London's new financial super court
The London courts are often seen as the venue of choice for high value international claims. London attracts international financial disputes as its courts system is seen as truly independent and impartial. English judgments are also recognised internationally, which allows parties to enforce their judgments abroad.
That said, the London courts are facing competition from various courts in other jurisdictions seeking to become the new venue of choice for high value disputes. For instance, the Dubai International Finance Centre has seen a significant increase in the value of cases being filed with it, since opening up to legal businesses around the world, with no connection to Dubai. There is also a trend in parties looking to alternative dispute resolution such as arbitration.
Against this background, a consultation is underway which could see the London courts implementing a Financial List designed to handle high value financial disputes as soon as October this year. Under current plans, claims which can be heard under the new Financial List are those with a value of more than £50 million and which require the presiding judge to have particular expertise in financial markets in order to properly assess the case, such as those relating to loans, financial instruments, bank guarantees and private equity deals. Claims of a lesser value but which have a 'general importance' to financial markets can also form part of the new list.
The implementation of this Financial List will effectively create a "new" court, housed in the existing Royal Courts of Justice building in London but specialising in high value financial disputes. Cases heard in this court will benefit from being heard by one of a select few specialist financial services judges, who will manage the case from start to finish.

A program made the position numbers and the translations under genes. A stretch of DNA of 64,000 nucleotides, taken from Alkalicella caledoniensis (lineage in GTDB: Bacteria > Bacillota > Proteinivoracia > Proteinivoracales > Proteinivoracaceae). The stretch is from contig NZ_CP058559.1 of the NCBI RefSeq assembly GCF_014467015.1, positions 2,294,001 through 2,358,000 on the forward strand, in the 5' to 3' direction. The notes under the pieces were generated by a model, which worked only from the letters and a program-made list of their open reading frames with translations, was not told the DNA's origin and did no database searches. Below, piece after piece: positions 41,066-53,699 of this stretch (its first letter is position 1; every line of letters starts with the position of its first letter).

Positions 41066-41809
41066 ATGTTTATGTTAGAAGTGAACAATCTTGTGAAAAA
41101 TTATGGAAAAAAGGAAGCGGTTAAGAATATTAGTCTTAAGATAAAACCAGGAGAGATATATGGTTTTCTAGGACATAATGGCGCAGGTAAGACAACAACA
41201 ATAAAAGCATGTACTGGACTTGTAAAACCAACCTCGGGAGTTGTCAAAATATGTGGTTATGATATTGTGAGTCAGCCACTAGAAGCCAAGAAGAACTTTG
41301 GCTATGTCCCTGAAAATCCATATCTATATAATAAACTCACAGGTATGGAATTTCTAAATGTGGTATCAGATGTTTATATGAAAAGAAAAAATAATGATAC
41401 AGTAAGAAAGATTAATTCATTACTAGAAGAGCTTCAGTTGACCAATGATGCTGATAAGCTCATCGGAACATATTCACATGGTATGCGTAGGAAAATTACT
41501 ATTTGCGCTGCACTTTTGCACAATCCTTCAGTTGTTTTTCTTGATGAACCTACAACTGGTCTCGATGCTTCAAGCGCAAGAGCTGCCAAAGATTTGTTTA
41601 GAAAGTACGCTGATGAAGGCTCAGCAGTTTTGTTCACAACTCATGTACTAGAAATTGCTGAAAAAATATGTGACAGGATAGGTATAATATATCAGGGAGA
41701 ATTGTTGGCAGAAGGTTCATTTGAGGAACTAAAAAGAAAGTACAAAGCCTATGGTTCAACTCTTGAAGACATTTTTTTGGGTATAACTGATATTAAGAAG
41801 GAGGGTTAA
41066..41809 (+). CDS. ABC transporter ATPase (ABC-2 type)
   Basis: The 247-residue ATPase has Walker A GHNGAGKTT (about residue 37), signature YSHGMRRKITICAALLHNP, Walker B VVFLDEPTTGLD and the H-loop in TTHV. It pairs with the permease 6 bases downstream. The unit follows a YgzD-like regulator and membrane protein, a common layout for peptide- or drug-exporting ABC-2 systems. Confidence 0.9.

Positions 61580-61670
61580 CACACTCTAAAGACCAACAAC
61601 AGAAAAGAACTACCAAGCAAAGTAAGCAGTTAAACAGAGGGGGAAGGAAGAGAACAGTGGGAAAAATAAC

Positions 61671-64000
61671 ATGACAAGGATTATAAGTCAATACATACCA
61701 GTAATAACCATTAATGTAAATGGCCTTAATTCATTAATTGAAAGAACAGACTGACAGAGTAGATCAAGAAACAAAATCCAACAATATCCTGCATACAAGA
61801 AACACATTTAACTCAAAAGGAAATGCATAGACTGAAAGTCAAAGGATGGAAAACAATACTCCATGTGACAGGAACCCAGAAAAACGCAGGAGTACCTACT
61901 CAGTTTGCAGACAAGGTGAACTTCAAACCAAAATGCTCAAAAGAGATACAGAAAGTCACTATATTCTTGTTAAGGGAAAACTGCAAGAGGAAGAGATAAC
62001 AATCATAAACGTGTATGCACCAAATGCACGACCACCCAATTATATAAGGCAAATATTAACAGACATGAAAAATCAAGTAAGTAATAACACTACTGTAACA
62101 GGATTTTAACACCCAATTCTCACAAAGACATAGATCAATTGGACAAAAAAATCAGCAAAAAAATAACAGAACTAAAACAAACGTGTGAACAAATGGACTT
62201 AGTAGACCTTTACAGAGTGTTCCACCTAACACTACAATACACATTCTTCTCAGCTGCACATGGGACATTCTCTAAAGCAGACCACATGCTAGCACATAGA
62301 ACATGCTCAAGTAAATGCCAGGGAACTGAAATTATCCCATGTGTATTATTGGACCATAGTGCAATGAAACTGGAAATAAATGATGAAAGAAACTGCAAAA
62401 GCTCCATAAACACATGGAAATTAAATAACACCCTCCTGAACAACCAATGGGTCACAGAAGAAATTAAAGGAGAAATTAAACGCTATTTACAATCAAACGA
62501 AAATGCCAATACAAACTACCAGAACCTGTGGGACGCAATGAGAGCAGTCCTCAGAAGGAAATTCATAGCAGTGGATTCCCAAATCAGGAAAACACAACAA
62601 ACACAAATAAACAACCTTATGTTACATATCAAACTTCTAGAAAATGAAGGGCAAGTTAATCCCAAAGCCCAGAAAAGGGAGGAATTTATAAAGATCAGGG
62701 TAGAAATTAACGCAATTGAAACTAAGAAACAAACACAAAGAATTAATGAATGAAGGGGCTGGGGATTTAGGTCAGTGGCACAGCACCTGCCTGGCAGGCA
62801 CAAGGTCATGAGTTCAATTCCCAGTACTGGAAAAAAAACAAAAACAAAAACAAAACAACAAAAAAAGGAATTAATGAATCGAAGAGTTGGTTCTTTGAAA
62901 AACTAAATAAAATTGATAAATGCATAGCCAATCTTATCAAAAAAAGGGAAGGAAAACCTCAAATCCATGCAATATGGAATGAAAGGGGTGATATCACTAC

Adopting this targeted approach is designed to deal with criticism previously levied at the English judicial system, that complex financial services hearings were being heard by High Court judges without the relevant specialism, which would then be quickly overturned on appeal adding unnecessary delay and expense.
Whilst the new list responds to the increasing competition posed by the courts of other jurisdictions, the plans also recognise the reality that particularly since the financial crisis, English commercial courts are doing more financial services work than ever before.
A new pilot scheme may also be introduced which will enable potential Financial List litigants to test cases which "raise market issues" before a formal dispute has arisen, and where there is no previous court decision or other authority on the point – the point of law will be decided by a specialist financial judge. It is hoped this procedure will bring about significant costs savings and also prove to be much quicker than a full trial. As a way of incentivising parties to use the new test case scheme, each party will generally pay its own costs, rather than the unsuccessful party having to pay its own as well as the successful party's costs.
Whilst the effect of these changes remains to be seen, the new Financial List and ability to bring test cases are likely to prove useful tools in maintaining London's status as the venue of choice for high value financial disputes.